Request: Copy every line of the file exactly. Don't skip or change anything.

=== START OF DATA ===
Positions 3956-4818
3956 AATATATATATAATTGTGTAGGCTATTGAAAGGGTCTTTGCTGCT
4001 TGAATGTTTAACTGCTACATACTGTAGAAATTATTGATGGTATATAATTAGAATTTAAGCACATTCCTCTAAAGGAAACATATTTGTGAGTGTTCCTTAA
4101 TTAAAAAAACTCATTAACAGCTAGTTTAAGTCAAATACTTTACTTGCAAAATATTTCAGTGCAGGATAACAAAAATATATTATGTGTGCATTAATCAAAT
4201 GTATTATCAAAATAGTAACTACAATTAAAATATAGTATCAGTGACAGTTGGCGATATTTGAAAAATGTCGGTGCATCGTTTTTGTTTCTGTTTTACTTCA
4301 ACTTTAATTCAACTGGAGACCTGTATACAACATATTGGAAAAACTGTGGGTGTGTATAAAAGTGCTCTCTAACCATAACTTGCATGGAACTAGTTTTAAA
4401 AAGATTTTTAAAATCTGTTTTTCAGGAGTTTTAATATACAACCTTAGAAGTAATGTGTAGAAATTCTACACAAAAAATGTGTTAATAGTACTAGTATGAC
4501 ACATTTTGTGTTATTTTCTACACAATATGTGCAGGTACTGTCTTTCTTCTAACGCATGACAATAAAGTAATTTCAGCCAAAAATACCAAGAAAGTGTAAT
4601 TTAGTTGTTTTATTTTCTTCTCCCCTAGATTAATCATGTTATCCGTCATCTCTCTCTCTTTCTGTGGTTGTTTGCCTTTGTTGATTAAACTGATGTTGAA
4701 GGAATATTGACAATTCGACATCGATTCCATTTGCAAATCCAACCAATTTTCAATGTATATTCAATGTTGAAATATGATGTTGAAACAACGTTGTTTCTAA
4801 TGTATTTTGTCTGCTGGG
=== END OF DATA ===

Positions 3956-4818
3956 AATATATATATAATTGTGTAGGCTATTGAAAGGGTCTTTGCTGCT
4001 TGAATGTTTAACTGCTACATACTGTAGAAATTATTGATGGTATATAATTAGAATTTAAGCACATTCCTCTAAAGGAAACATATTTGTGAGTGTTCCTTAA
4101 TTAAAAAAACTCATTAACAGCTAGTTTAAGTCAAATACTTTACTTGCAAAATATTTCAGTGCAGGATAACAAAAATATATTATGTGTGCATTAATCAAAT
4201 GTATTATCAAAATAGTAACTACAATTAAAATATAGTATCAGTGACAGTTGGCGATATTTGAAAAATGTCGGTGCATCGTTTTTGTTTCTGTTTTACTTCA
4301 ACTTTAATTCAACTGGAGACCTGTATACAACATATTGGAAAAACTGTGGGTGTGTATAAAAGTGCTCTCTAACCATAACTTGCATGGAACTAGTTTTAAA
4401 AAGATTTTTAAAATCTGTTTTTCAGGAGTTTTAATATACAACCTTAGAAGTAATGTGTAGAAATTCTACACAAAAAATGTGTTAATAGTACTAGTATGAC
4501 ACATTTTGTGTTATTTTCTACACAATATGTGCAGGTACTGTCTTTCTTCTAACGCATGACAATAAAGTAATTTCAGCCAAAAATACCAAGAAAGTGTAAT
4601 TTAGTTGTTTTATTTTCTTCTCCCCTAGATTAATCATGTTATCCGTCATCTCTCTCTCTTTCTGTGGTTGTTTGCCTTTGTTGATTAAACTGATGTTGAA
4701 GGAATATTGACAATTCGACATCGATTCCATTTGCAAATCCAACCAATTTTCAATGTATATTCAATGTTGAAATATGATGTTGAAACAACGTTGTTTCTAA
4801 TGTATTTTGTCTGCTGGG